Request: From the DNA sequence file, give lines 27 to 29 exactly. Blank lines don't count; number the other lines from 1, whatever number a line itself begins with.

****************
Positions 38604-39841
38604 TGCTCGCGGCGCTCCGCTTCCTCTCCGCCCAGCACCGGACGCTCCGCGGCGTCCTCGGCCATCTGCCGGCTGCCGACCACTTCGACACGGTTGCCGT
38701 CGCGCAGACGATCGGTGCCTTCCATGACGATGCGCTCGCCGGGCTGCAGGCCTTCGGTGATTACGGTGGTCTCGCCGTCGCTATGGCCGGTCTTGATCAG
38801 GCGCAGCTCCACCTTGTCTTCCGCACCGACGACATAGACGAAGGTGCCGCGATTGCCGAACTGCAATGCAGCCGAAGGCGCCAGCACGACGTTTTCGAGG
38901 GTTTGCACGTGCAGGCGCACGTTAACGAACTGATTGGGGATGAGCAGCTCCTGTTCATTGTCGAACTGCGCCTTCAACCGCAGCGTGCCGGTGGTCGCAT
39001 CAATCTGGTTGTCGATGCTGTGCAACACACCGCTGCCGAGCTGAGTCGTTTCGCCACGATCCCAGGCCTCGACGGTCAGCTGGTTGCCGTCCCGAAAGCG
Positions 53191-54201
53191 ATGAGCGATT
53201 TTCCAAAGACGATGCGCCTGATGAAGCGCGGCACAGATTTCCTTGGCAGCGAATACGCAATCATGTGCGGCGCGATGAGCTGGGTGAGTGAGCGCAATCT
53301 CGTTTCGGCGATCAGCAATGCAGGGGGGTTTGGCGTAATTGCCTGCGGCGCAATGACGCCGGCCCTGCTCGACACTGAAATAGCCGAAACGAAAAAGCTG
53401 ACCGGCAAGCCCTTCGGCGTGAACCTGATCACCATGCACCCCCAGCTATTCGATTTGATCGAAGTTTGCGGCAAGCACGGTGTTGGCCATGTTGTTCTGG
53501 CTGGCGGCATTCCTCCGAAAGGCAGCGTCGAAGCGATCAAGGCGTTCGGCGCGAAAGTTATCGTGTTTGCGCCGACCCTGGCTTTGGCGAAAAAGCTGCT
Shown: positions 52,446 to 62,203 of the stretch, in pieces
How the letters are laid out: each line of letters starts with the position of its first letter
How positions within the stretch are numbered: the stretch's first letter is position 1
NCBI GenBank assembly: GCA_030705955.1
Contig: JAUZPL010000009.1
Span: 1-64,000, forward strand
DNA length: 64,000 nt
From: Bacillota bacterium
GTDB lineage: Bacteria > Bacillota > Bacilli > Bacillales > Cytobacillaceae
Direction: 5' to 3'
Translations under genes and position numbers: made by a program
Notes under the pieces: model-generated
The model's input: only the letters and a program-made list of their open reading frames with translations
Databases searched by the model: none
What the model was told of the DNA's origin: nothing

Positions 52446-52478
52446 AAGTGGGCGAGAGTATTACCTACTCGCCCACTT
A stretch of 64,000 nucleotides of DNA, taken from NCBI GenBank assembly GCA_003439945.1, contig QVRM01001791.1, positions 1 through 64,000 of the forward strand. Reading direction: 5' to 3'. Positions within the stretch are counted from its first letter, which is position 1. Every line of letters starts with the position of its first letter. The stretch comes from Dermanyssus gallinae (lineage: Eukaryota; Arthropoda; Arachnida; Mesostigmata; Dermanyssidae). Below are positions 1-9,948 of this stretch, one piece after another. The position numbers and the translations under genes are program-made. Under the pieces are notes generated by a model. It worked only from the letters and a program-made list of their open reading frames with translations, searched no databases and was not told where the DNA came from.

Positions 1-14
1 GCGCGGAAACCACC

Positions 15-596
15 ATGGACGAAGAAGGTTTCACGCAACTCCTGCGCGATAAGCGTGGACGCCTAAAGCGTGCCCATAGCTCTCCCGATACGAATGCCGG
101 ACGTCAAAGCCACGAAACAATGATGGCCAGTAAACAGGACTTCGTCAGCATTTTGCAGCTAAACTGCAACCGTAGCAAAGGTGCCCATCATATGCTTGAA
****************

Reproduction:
What the model was told of the DNA's origin: nothing

Positions 52446-52478
52446 AAGTGGGCGAGAGTATTACCTACTCGCCCACTT